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V4 countries seem satisfied with EU summit

Prime Minister Viktor Orbán and his colleagues from around the region were willing to accept U.K. conditions on EU reform. 

Hungarian Prime Minister Viktor Orbán speaks following the February 19 summit in Brussels (MTI/Balázs Szecsődi)

Hungary and its neighbors received the promises they were hoping for on protection of their own immigrants in the United Kingdom, while also apparently softening their stance on immigrants from outside of the European Union, during a February 19 summit in Brussels.

Immediately after the EU summit, Hungarian Prime Minister Viktor Orbán said that “we achieved the aims we set before the summit”, and defended the “most important European principle: No EU citizen can be discriminated against on grounds of nationality”, Hungarian news agency MTI reported. He said at a press conference after the summit that the results achieved in connection with the British demands were prepared together with the Visegrad Group countries, MTI reported. He tagged it as a success that the freedom to work inside the EU is still possible in the United Kingdom. He added that with the EU declaring that the outer borders need to be protected, the European Union had for the first time accepted a Hungarian solution, MTI reported.

The summit was called to discuss reforms proposed by British Prime Minister David Cameron, who is seeking to dissuade his citizens from voting to leave the EU in a referendum. That referendum is now set for June 23.

One major sticking point for Hungary and its Visegrad Four neighbors – Czech Republic, Poland and Slovakia – was the social benefits the U.K. offers to workers coming from EU member states. In a gathering days before the Brussels summit, the V4 leaders said that they would oppose restrictive measures in this area. But the deal worked out in Brussels seemed adequate to their needs: The U.K. can freeze social benefits for workers of other EU members for four years in every seven year period – provided the U.K. can prove that their social security system is under huge pressure due to issuing the benefits.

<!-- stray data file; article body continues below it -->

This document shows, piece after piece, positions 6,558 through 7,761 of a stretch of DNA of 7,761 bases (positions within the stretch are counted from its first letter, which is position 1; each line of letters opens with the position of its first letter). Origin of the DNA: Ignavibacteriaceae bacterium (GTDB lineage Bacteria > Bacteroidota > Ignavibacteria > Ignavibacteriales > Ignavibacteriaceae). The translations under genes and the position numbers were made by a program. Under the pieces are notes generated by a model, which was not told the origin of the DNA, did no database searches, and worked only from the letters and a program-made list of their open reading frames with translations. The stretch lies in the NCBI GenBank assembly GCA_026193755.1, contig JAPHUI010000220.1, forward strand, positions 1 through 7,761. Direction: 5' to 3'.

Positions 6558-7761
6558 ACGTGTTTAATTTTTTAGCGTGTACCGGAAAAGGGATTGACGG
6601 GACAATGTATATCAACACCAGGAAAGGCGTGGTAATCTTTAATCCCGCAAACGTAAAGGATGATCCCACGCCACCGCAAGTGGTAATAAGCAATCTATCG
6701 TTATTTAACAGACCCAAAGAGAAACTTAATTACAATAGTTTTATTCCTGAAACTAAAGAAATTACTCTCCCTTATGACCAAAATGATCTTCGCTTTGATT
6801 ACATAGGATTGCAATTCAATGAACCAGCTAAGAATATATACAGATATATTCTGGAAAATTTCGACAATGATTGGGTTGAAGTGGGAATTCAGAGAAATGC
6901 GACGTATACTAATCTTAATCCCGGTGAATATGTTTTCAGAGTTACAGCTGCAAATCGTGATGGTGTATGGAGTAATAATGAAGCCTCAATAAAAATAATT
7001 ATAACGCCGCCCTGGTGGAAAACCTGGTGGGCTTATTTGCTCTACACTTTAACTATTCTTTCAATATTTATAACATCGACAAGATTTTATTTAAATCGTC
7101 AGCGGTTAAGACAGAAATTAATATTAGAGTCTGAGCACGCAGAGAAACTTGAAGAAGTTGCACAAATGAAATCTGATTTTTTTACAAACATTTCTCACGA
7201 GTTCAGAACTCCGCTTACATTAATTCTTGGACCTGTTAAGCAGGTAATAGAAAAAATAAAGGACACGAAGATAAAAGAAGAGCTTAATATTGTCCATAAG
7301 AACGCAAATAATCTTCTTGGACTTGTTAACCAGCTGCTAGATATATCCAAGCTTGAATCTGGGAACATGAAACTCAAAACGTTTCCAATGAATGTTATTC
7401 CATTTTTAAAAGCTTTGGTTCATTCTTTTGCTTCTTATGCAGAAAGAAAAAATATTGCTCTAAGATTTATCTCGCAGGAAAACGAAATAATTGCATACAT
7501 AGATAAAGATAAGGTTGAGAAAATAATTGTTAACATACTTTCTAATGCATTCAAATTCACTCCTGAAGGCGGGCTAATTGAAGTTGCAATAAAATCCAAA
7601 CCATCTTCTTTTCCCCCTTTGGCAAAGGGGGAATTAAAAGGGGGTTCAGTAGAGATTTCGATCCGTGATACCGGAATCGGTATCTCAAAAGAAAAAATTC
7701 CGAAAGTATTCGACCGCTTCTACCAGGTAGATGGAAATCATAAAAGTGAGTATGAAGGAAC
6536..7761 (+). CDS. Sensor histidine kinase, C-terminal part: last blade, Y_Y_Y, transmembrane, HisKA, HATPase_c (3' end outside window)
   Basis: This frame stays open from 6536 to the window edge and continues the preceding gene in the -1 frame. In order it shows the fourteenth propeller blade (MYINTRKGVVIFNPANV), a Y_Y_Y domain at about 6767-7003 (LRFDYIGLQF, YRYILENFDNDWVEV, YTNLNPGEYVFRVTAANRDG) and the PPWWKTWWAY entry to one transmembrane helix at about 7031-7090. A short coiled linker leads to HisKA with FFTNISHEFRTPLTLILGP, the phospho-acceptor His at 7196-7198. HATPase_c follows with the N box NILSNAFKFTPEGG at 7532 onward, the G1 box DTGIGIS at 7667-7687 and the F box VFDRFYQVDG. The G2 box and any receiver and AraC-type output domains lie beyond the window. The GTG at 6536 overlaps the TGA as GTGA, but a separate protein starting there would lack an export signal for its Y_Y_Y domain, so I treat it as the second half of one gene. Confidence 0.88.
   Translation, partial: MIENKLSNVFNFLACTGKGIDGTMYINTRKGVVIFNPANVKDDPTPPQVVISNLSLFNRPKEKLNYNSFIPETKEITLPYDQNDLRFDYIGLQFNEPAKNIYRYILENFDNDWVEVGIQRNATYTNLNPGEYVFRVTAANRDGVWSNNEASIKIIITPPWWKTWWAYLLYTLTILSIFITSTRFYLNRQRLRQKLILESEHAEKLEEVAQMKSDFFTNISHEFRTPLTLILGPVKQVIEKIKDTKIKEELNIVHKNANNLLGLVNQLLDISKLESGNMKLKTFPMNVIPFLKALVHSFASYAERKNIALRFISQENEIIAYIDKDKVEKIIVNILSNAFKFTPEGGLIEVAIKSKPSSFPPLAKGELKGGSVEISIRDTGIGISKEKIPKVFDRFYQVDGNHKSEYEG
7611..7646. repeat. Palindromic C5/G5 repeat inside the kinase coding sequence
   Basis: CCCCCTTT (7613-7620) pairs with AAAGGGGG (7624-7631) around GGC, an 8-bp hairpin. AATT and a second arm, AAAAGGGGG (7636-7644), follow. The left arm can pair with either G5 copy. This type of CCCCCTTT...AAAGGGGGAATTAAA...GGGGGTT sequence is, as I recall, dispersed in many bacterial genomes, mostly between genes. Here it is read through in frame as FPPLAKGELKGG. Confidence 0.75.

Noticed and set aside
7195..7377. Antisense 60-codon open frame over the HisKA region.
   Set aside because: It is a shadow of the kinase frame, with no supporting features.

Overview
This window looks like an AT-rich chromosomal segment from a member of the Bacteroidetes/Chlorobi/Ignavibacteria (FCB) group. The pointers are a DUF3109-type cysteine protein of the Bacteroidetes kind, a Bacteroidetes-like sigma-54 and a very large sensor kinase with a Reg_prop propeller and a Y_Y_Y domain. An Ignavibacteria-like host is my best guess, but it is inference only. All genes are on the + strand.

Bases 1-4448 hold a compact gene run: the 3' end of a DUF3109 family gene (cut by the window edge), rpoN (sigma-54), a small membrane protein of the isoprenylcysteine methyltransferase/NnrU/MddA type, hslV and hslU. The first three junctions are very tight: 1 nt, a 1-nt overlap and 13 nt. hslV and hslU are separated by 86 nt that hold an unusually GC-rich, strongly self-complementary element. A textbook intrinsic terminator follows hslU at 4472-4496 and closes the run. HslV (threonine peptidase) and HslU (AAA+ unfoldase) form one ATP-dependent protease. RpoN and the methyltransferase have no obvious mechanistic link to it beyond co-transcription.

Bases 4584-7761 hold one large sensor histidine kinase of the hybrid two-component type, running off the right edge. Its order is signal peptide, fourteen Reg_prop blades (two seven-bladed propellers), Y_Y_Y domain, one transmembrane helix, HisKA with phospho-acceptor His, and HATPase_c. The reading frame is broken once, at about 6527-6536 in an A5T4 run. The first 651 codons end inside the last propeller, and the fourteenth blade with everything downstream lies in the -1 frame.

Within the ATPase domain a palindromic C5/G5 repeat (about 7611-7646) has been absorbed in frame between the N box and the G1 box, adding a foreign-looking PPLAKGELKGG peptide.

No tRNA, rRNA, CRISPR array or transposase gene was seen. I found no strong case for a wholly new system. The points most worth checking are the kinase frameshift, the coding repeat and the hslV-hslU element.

When it came to agreement on how to handle the refugee crisis, apparently even Hungarian Prime Minister Viktor Orbán, who has been virulently opposed to any quotas for the number of migrants that EU countries must accept, was ready to compromise on the matter.

“On the migration issue, it was clear that the V4 group has softened its approach since it did not push the ‘second defense in line’ alternative plan and gave a second chance to Greece instead of trying to isolate Athens on the Macedonian border,” Edit Zgut, foreign policy analyst at the Political Capital Institute, told the Budapest Business Journal. At the February 15 V4 meeting, Orbán had advocated isolating Greece, which has heavy refugee traffic, by putting up tough border controls that cut that country off from the Schengen zone.

Orbán was reported to have supported the formal conclusions adopted at the summit, including a call for sharing refugees among EU members. While opposition politicians in Hungary accused Orbán of flip-flopping on his opposition to refugee quotas, government spokesperson Zoltán Kovács said the agreement referred to an earlier plan.

Zgut agreed with this assessment. “This referred to the EU summit last December which declared that member states must implement decisions relating to the relocation of migrants within the EU,” Zgut said, noting that Hungary sued against the idea of quotas in the European Court.

Zgut said it was not clear why Hungary did not append separate opinions to that court decision. “They could have considered that this relocation plan is dead already since most of the member states were reluctant to implement it so far,” she added.

In connection with a discussion between Germany and Turkey to let as many as 500,000 refugees come from Turkey to Europe, Orbán earlier said he does not support the measure.

“This is not on the table yet officially, but the Merkel-Sansom plan is about considering Turkey as a safe third country and resettling migrants directly from there into the EU legally,” Zgut said.

According to the analyst, based on opinion polls, people in the region “still show very little support for accepting migrants across the region and politicians like Orbán have seen their popularity surge thanks to his opposition to migrants”.